In recent reflection on my experience building and releasing a product, PayScale Team, I realized that there are many parallels between becoming a new mom and starting in the role of a new product manager. And, as someone who is famous for using an analogy for every experience in life to get my point across, I thought I would share my musings on the intersection of the two topics.
Delivering new value
I’ve been an employee at PayScale since June of 2008. I’ve taken on many new roles and have always been very supported by my PayScale family. In January 2014, my husband and I welcomed our son, William, to our family. Our lives have forever been changed as new parents and, while it is often exhausting and emotional, becoming parents is the best decision we have ever made. So, that’s a bit about the personal.
Now, on to the professional. After returning from maternity leave, I took on a new role at PayScale as a Product Manager. I felt I was more than ready for a new challenge, and, as many parents may mention, returning to work after having a child gives your job new meaning. You get this added clarity to your career and you want to focus every moment away from your children where it matters most. For me, I felt my experience and strengths could best be leveraged in a product role where I could deliver value to our customers I care so much about—and I’m glad my boss obliged.
[clickToTweet tweet=”Returning to work after having a child gives your job new meaning.” quote=”Returning to work after having a child gives your job new meaning.”]
No one can prepare you for this
When I became a new Product Manager, I didn’t have the slightest idea what I was getting myself into. Just like parenting. I worried about not being technical enough for the role, having not ever written a single line of code or even knowing that SQL is not pronounced like the acronym would suggest it is. I felt I would be a fraud to my technical peers—peers that are critical to gaining alliance and trust with in order to be successful. I knew that I could learn, but I was scared. I also worried that my product wouldn’t sell, and ultimately, that I would fail.
As expecting parents, we do the same thing to ourselves. We worry. All. The. Time. We worry about the baby’s health, what if I don’t want to go back to work, what if I never sleep again, I’m not cut out for this, how do I ensure that I do this right. It affects us more than it should. But, somehow you find the strength to continue on. After all, you signed up for this—there really isn’t any going back.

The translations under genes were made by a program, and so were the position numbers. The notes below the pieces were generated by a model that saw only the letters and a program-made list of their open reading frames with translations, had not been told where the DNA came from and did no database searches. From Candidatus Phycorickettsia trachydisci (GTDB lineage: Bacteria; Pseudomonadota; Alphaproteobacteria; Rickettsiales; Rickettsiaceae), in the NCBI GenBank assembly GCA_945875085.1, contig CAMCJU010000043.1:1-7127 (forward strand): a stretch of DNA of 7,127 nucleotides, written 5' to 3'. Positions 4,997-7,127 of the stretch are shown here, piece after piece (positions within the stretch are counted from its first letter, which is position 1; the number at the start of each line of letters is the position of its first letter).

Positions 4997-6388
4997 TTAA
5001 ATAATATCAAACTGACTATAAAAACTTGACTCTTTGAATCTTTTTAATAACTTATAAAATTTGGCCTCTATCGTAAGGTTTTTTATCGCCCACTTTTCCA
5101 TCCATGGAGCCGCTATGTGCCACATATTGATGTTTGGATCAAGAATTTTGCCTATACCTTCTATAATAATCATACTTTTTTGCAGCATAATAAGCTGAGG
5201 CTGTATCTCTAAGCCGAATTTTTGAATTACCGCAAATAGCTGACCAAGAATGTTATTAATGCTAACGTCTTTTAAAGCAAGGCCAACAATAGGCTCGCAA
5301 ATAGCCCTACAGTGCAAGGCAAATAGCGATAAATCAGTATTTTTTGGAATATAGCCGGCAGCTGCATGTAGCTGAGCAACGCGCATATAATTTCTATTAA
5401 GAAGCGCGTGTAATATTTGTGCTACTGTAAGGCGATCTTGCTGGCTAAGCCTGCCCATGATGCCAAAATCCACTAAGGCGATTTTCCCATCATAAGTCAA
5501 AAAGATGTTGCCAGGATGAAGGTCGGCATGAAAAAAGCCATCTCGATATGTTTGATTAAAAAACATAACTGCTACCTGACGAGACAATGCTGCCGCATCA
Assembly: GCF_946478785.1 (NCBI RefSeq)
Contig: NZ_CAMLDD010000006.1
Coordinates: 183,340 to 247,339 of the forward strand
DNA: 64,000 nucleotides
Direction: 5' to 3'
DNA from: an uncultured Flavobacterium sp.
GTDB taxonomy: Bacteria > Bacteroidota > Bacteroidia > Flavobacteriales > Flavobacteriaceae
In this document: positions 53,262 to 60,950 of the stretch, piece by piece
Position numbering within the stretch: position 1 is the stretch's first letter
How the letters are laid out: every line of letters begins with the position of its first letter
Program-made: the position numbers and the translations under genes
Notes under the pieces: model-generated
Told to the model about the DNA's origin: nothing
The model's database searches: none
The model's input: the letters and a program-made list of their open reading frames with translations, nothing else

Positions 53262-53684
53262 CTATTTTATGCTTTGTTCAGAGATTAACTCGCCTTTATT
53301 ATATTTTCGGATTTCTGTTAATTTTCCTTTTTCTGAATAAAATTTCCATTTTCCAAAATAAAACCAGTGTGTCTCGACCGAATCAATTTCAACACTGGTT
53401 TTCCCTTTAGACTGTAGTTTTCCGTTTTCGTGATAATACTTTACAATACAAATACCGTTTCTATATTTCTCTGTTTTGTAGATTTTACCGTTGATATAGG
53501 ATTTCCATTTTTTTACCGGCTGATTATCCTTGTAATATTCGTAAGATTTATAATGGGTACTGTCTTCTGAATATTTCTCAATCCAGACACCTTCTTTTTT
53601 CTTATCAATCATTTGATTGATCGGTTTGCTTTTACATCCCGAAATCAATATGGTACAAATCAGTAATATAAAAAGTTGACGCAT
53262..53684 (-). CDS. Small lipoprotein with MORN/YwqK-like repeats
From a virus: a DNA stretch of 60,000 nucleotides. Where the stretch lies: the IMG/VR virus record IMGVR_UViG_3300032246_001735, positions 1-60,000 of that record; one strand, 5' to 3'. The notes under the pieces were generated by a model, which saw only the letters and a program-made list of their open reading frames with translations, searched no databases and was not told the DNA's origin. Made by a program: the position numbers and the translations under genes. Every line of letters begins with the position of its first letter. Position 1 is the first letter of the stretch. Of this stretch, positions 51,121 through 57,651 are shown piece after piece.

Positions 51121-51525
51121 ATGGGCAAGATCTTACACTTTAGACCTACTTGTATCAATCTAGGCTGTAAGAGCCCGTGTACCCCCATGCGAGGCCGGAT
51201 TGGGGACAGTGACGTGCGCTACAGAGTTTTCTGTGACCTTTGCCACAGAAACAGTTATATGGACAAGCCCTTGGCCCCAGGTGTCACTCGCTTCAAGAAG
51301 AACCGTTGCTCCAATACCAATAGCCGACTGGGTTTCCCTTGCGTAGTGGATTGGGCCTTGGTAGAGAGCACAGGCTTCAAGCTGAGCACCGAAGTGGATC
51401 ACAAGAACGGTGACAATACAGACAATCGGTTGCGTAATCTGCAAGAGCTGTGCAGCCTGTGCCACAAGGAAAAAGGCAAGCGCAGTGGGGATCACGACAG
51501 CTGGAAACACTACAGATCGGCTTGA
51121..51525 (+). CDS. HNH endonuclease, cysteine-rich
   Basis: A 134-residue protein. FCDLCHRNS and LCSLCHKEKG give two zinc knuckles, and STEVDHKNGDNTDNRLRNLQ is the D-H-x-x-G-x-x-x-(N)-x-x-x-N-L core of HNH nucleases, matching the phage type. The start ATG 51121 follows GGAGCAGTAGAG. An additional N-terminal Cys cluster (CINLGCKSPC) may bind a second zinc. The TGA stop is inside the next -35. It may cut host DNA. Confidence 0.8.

Shipping your “product”
Nearing the end of pregnancy is a lot like the weeks leading up to shipping your product to market. You are nesting like crazy. People know you are close and constantly ask you when you are due. You’re uncomfortable, nervous and yet you are so ready and excited to get. It. Out. You think, naively, once the baby is here (or the product reaches the market) the hard part is over.
Oh, that wasn’t the hard part?
As any parent will appreciate, the pregnancy part is easy compared to now caring for a human being. New babies need your constant attention, sleep becomes a nice-to-have and you are trying to figure this motherhood thing out. The same is true after your product is officially released. There are constant trainings, meetings with sales teams, presentations to customers, working out the kinks in the product and planning for future enhancements. It is exhausting but, like any proud parent, it’s the best thing.
It’s amazing to watch your babies grow up into little versions of themselves. Some of their characteristics take after you, but, they are their own person and it is fascinating to watch this unfold. To see how they interact with others, how they develop friendships, how they learn and are cared for by so many is a joy. Sure, they have their tantrums, they don’t always do what you ask them to do and there are times where you feel like you’ll never make it through the awful phase.
Let it grow
A product grows and evolves in the same way. With the right planning and guidance, it can develop beyond the initial version and get better and better. And, to see how your product can impact customer business outcomes and promote the vision your company is the ultimate reward. I’m a proud parent of PayScale Team. Just like in raising children, it takes a village of people to make a product successful and I’m lucky to have great support from all realms of PayScale.
This may be where my comparison begins to deviate some. PayScale Team has matured quickly and I’m already so proud of how much it has helped companies navigate the pay increase process. Bear with me while I pull out the pictures of my baby! Take a look at PayScale Team.
Tell Us What You Think
Do you see parallels between your work and new parenthood? We want to hear from you. Tell us your thoughts in the comments.